You are undoubtedly counting on the provisions in your Last Will and Testament to direct the distribution of your estate after you are gone. Ideally, that is what happens. If, however, someone successfully contests your Will, your wishes will not be honored. A better understanding of how a Will contest works can help you to decrease the odds of a successful challenge to your Will. With that in mind, the Long Island estate planning attorneys at Eghrari Wealth Training Firm explain what happens during a Will contest.
What Is a Will Contest?
Shortly after your death, your estate will go through the legal process known as “probate.” Probate serves several functions, including the eventual distribution of your estate assets; however, probate also addresses any legal challenges to the decedent’s Will. This is referred to as “contesting a Will.” Only people who have “standing” can contest your Will. Standing is the legal term that essentially means you have the legal right to bring the action in question. To have “standing” to contest a will in the State of New York, you must have a “pecuniary interest,” meaning a financial interest in the outcome. Typically, that means beneficiaries (under the Will submitted to probate or a previous Will), legal heirs of the estate, and creditors.
What Are the Legal Grounds for a Will Contest in New York
Contrary to what many people believe, a Will cannot be challenged based solely on the fact that a beneficiary isn’t happy with the inheritance they received (or didn’t receive) pursuant to the provisions of the Will. To succeed in a Will contest in the State of New York, a contestant must prove at least one of the following legal grounds on which the Will can be declared invalid:
- Improper execution, meaning that the Will was not properly executed.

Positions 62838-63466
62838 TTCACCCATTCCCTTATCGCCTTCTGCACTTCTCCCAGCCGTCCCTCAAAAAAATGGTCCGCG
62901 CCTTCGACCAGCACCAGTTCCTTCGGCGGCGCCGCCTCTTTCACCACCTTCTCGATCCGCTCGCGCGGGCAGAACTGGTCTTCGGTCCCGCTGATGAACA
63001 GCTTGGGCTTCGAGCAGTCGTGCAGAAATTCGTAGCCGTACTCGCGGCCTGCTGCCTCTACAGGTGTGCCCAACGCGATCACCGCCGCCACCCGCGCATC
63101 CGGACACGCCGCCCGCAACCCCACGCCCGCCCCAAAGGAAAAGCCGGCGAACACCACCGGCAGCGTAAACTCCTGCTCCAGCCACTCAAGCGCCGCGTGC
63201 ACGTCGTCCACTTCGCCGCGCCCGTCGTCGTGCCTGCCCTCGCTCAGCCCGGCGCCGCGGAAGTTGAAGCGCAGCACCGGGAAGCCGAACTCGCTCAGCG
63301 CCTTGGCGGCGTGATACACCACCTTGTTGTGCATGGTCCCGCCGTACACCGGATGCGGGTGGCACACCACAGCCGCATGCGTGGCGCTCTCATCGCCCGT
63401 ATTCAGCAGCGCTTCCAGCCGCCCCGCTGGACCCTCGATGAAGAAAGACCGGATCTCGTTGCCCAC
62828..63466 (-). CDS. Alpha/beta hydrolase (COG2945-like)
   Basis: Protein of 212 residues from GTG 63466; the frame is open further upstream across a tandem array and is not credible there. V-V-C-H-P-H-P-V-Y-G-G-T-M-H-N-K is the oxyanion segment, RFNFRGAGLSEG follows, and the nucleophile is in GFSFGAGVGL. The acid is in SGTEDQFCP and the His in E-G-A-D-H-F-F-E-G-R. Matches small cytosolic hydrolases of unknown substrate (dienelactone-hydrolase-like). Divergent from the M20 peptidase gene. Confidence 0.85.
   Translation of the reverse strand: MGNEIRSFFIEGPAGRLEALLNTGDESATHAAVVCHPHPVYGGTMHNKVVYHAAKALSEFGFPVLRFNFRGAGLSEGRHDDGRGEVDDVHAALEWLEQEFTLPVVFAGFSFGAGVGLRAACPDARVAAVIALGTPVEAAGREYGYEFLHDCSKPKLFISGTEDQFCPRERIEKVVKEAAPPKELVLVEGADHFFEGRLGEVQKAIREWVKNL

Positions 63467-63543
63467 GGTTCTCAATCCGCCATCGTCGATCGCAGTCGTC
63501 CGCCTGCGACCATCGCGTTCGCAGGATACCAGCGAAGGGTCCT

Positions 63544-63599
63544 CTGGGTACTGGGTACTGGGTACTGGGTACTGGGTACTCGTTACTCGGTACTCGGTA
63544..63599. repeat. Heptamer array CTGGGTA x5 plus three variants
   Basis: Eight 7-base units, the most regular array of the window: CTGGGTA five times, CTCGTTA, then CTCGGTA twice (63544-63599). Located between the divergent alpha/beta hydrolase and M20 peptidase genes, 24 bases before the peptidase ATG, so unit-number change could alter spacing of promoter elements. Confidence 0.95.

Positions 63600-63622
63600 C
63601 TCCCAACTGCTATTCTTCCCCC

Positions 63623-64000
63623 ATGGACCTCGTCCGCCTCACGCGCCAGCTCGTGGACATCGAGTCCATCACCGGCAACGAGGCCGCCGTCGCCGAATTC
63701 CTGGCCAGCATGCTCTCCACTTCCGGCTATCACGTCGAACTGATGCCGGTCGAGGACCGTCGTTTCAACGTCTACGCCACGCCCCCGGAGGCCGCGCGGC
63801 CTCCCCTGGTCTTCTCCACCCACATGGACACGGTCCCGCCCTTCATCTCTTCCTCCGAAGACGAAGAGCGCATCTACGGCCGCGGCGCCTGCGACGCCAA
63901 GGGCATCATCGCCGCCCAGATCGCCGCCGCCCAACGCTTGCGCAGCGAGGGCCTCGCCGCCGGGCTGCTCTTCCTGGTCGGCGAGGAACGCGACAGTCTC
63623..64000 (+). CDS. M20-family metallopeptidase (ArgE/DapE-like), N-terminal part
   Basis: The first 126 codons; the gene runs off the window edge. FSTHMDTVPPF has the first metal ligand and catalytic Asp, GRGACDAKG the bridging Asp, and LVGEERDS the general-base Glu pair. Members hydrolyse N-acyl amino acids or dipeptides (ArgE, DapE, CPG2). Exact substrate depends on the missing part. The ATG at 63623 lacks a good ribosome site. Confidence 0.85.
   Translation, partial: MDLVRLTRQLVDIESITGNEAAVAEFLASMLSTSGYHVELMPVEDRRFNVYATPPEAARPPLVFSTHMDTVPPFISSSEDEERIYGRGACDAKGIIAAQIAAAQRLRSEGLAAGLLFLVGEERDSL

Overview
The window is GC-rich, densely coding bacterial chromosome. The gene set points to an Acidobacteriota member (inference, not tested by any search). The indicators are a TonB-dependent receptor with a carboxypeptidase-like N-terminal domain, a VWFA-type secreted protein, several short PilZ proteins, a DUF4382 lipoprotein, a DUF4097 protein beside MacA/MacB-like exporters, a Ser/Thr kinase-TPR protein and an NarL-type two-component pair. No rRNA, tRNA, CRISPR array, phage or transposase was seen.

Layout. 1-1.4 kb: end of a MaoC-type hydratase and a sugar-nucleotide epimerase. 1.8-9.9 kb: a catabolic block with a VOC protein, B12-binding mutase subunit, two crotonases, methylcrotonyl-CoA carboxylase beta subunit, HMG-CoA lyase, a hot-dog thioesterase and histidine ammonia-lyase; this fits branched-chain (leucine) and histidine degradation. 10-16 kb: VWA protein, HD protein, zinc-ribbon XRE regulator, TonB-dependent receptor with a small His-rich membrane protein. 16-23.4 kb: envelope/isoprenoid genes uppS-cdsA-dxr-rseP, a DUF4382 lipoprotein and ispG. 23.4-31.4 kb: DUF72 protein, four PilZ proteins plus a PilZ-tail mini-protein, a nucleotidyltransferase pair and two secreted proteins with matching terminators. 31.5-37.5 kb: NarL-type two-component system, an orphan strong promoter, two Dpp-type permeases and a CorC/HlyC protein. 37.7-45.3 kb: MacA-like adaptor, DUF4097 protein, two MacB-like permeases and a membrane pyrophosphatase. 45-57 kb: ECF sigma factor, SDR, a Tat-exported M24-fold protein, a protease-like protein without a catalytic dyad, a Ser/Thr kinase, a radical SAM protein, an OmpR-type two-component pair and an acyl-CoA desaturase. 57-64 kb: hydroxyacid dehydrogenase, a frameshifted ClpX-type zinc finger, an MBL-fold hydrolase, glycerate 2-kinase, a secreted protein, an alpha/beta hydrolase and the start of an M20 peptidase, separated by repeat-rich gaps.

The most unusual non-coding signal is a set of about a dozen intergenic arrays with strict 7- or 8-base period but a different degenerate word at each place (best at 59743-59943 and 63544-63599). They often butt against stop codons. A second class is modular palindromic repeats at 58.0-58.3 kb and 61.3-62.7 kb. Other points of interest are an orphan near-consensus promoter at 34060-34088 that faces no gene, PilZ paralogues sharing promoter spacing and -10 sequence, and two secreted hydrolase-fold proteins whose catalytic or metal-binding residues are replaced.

- Revocation, meaning that the Will was revoked by the Testator.
- Incapacitation, meaning that the Testator lacked the required testamentary capacity to execute a Last Will and Testament.
- Fraud, meaning that the Testator was induced by fraud in making or executing the Will.
- Undue influence, meaning someone exerted undue influence upon the Testator in the making or executing the Will.
What Happens When Someone Contests a Will?
To legally challenge a Will, the contestant initiates the process by filing the appropriate documents with the surrogate court where the Will was submitted for probate. The person appointed to be the Executor of the estate in the Will is responsible for defending the Will throughout the litigation that follows.
Litigating a Will contest is like other types of civil litigation. Both sides will engage in discovery and attempt to settle the dispute without the need for a trial. If the parties cannot reach a mutually agreeable settlement, the case will proceed to trial at which time the contestant must attempt to prove the grounds that were alleged in the petition.
If the contestant is successful, the Will is declared invalid. At that time, the court would look for another valid Will to use to probate the estate. If none exists, the estate will be probated as an intestate estate using the New York intestate succession laws to distribute estate assets. If the contestant is not successful, the court will officially declare the Will valid, and the estate assets will be distributed according to the terms of the Will.
The best way to prevent a successful Will contest during the probate of your estate is to work closely with an experienced estate planning attorney when drafting and executing your Last Will and Testament.
Contact Long Island Estate Planning Attorneys
For more information, please join us for an upcoming FREE seminar. If you have additional questions or concerns regarding what happens during a Will contest, contact the Long Island estate planning attorneys at Eghrari Wealth Training Firm by calling us at 631-265-0599 to schedule your appointment.